Old Age and Despair

In 1940 Hilaire Belloc wrote to a friend:

“Old Age is, I do assure you, the most horrible lingering (and incurable) disease ever pupped or calved. It’s funny that the books lie so horribly about it! To read the books one would think that old age was a lovely interlude between the pleasures of this life and the blaze of Beatitude…But the reality is quite other. Old Age is a tangle of Disappointment, Despair, Doubt, Dereliction, Drooping, Debt, and Damnable Deficiency and everything else that begins with a D”.

[How about Delight?}

Hope this cheers you up!


Youth and Old Age

Hilaire Belloc (1870-1953) was a prominent public figure and literary personality, larger than life, a brilliant debater, a lover of beer and wine (like G. K.Chesterton, who was his great friend) and physically very robust, muscular, an epic walker (he once walked from Paris to Rome, and across much of America) and legendary sailor (his Cruise of the “Nona”,1925, was a bestseller). Sadly, towards the end of his life, he became ill, lonely (beloved wife and two sons dead), and forced to churn out journalism and books for money.

He wrote candidly to Charlotte Balfour after what was probably a minor stroke:

“All my life I have been so strong in body and mind that with this weakness I feel like another person – like a sheep or a wet rag. I cannot recognize myself for being myself, but all misfortune has this good that it helps one to understand other people and their troubles…

But to tell you the truth I am more keen on salvation now, and ultimate repose than Fame… When we are young we are on an adventure and seeking new things and often discovering the right, but when we know how the world is made and what a doom there is on all and what mortality means, we are concerned rather with avoiding the things oppressive and difficult”.

Do you ever feel like this?

ps This didn’t stop him writing lives of William the Conqueror and Charles I in the next few months.

The Human Spirit: Its Heights and Limits

In December 1917 Hilaire Belloc (who had lost a son in the world war then raging) wrote to Wilfred Blunt on hearing of the death of an old friend:

“You agree with me on the impossibility of dealing, not adequately indeed, but at all, with the circumstances that the affections & memories and aims of the human spirit are utterly out of scale with its habitations & limits here. The inequality of lives is the chief mark of that tragic circumstance”.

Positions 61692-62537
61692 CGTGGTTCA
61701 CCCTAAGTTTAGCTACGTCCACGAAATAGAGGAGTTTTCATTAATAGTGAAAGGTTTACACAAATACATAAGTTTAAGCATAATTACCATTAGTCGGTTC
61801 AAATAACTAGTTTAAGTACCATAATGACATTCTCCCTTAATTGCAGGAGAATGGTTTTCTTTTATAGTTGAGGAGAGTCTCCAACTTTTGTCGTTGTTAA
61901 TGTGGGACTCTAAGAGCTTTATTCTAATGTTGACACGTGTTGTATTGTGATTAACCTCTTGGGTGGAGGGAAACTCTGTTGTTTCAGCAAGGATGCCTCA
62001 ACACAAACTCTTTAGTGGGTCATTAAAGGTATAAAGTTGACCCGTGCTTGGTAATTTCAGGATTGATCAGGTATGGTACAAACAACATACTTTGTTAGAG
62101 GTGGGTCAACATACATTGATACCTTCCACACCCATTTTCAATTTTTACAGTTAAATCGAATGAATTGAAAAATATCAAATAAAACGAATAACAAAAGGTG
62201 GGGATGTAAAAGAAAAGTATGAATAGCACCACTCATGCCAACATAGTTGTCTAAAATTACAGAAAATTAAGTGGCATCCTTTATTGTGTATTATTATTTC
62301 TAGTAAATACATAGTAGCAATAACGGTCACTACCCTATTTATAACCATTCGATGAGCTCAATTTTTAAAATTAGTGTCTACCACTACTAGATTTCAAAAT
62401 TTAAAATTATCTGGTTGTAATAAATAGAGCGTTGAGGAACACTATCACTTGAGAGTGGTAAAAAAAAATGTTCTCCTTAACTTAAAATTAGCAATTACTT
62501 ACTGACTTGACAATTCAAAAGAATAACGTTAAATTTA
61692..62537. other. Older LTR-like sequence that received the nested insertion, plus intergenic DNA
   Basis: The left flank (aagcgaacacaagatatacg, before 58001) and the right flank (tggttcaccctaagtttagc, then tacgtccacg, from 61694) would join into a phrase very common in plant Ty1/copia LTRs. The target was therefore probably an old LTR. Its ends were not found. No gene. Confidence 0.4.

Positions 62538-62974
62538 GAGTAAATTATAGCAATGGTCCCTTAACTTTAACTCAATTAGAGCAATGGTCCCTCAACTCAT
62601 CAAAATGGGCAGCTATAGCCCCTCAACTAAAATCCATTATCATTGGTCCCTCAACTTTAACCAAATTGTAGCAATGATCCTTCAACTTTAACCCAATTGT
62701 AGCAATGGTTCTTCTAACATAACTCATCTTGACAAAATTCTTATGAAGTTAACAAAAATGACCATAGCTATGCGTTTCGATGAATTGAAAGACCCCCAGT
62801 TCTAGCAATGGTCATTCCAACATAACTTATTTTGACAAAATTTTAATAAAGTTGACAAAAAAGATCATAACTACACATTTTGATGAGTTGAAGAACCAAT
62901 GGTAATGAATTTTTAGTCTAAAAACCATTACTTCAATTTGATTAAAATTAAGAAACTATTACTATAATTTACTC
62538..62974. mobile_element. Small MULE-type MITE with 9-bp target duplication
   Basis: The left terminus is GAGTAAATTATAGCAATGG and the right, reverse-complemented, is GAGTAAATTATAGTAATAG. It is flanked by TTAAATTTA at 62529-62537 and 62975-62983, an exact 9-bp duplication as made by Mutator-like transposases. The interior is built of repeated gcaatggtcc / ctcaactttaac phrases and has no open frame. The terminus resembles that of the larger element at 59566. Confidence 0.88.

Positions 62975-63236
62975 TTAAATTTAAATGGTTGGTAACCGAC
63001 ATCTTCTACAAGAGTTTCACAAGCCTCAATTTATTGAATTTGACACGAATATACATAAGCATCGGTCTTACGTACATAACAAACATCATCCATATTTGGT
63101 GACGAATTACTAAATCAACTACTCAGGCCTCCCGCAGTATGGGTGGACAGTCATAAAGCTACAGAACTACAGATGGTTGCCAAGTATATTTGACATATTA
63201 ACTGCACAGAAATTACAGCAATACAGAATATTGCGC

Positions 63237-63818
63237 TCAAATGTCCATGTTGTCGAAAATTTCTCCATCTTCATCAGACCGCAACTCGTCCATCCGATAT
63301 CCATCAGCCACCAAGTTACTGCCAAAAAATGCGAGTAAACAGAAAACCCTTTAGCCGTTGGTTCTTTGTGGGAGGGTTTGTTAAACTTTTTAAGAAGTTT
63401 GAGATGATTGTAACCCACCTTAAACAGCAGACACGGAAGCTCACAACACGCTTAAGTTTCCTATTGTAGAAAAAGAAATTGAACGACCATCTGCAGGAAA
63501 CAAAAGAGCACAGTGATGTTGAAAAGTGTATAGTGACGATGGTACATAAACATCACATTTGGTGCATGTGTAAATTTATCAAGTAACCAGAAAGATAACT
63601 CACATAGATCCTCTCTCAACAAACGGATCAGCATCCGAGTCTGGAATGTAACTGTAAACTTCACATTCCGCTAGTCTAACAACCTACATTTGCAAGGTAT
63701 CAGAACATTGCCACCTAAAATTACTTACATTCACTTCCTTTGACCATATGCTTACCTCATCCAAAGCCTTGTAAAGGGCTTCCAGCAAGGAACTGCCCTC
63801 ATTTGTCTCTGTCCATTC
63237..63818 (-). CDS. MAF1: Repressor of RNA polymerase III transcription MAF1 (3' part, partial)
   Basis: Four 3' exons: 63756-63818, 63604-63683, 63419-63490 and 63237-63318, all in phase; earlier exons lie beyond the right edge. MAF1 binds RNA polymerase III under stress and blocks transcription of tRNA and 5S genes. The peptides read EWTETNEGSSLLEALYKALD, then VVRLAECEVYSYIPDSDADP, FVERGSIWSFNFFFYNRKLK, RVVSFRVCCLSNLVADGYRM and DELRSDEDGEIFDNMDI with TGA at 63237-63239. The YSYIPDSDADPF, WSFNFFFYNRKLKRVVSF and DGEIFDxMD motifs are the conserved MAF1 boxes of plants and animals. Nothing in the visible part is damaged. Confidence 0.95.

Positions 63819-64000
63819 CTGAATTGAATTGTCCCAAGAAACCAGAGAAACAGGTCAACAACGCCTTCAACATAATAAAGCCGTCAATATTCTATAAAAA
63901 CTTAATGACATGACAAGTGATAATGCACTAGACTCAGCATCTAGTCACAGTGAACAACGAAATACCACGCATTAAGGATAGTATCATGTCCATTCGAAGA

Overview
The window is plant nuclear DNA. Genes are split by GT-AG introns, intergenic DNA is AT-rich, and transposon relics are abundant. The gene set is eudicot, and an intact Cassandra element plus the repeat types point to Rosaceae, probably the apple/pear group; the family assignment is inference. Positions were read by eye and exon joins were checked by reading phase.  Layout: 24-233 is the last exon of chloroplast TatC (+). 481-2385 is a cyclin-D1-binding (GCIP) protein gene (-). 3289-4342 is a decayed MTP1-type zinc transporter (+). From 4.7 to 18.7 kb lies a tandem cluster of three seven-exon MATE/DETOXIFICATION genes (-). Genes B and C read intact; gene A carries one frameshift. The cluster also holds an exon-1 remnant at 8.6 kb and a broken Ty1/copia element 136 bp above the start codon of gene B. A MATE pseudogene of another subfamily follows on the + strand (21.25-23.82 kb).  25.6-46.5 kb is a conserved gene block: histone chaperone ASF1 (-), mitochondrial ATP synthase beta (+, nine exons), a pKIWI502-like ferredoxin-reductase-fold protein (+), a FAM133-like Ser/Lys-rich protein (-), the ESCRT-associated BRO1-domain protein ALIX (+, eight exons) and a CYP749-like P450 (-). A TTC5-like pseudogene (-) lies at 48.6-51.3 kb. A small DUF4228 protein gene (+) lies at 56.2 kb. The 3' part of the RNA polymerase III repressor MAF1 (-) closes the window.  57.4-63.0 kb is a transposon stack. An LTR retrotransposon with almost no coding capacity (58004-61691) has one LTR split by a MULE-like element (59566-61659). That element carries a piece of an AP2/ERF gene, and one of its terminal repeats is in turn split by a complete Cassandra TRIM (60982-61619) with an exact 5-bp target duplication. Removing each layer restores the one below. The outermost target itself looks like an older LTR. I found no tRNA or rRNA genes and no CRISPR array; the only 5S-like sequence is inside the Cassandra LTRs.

The Sea Provides visions, Darknesses, Revelations

In one of Hilaire Belloc’s most popular books The Cruise of the Nona (1914) he wrote:

“All that which concerns the sea is profound and final. The sea provides visions, darknesses, revelations… It has rendered remote the cares and wastes of the land; for of all creatures that move and breathe upon the earth we of mankind are the fullest of sorrows. But the sea shall comfort us, and perpetually show us new things and assure us. It is the common sacrament of this world”.

Hilaire Belloc on the Crisis of Civilization

Hilaire Belloc

Why was western civilization in dire decline? Hilaire Belloc asked this question and gave his analysis in his book The Crisis of Civilization (1937). He sheets most of the blame to those great historical explosions, the Reformation and the rise of modern capitalism. They together had undermined the moral fabric of Christendom and led to widespread poverty, dependence and wage-slavery, which in turn led to resistance movements such as communism. He urged a return to medieval ideals of community and Christian love.

Click above for Paul’s essay on Belloc.

The Evils of Capitalism by Hilaire Belloc

The ideas of the Catholic thinker Hilaire Belloc (1870-1953) may seem dated today, but he does have some relevant points to make. One of the main spiritual evils of capitalism, he argued, was “the increasing contrast between luxury and superfluity on the part of those in economic power, and the indigence or mere subsistence of those economically dependent upon them… Another spiritual evil not to be neglected is the impersonal character running through the whole: the divorce of human personality from production, the lack of a human bond between those who labour and those who profit by their labour; the anonymity of the great corporations under which the wage-earner works, or the remoteness of the individual who commands from those who are commanded”.

Among the material evils of the system areĀ “the inevitable recurring destitution for many and the permanent peril of destitution even for those who are not for the moment suffering it… there is the standardization of life, the increasing lack of choice and diversity in articles produced, the mechanical spirit unnaturally imposed upon the non-mechanical, organic nature of man, and so on” [from Belloc’s The Crisis of Civilization, 1937].

What has changed?